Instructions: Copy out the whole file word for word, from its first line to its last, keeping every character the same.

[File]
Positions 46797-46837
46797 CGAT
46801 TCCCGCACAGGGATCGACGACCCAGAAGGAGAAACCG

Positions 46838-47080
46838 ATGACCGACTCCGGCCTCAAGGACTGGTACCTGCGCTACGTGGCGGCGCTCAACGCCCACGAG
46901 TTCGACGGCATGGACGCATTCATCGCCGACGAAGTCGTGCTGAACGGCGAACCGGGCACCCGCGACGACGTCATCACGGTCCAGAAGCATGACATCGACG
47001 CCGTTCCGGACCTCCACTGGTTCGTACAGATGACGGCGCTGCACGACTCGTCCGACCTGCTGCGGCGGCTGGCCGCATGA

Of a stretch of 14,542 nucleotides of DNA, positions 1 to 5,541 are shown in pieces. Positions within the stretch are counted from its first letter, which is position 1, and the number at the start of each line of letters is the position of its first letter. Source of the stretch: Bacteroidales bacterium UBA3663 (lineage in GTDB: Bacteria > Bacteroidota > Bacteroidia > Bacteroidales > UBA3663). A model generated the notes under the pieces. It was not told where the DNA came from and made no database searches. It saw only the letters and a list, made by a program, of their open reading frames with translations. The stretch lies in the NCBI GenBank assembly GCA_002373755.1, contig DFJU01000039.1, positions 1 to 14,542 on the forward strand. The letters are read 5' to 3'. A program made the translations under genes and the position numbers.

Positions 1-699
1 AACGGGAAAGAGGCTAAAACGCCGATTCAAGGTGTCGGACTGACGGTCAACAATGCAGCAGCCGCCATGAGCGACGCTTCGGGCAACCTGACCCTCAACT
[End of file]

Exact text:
Positions 46797-46837
46797 CGAT
46801 TCCCGCACAGGGATCGACGACCCAGAAGGAGAAACCG

Positions 46838-47080
46838 ATGACCGACTCCGGCCTCAAGGACTGGTACCTGCGCTACGTGGCGGCGCTCAACGCCCACGAG
46901 TTCGACGGCATGGACGCATTCATCGCCGACGAAGTCGTGCTGAACGGCGAACCGGGCACCCGCGACGACGTCATCACGGTCCAGAAGCATGACATCGACG
47001 CCGTTCCGGACCTCCACTGGTTCGTACAGATGACGGCGCTGCACGACTCGTCCGACCTGCTGCGGCGGCTGGCCGCATGA

Of a stretch of 14,542 nucleotides of DNA, positions 1 to 5,541 are shown in pieces. Positions within the stretch are counted from its first letter, which is position 1, and the number at the start of each line of letters is the position of its first letter. Source of the stretch: Bacteroidales bacterium UBA3663 (lineage in GTDB: Bacteria > Bacteroidota > Bacteroidia > Bacteroidales > UBA3663). A model generated the notes under the pieces. It was not told where the DNA came from and made no database searches. It saw only the letters and a list, made by a program, of their open reading frames with translations. The stretch lies in the NCBI GenBank assembly GCA_002373755.1, contig DFJU01000039.1, positions 1 to 14,542 on the forward strand. The letters are read 5' to 3'. A program made the translations under genes and the position numbers.

Positions 1-699
1 AACGGGAAAGAGGCTAAAACGCCGATTCAAGGTGTCGGACTGACGGTCAACAATGCAGCAGCCGCCATGAGCGACGCTTCGGGCAACCTGACCCTCAACT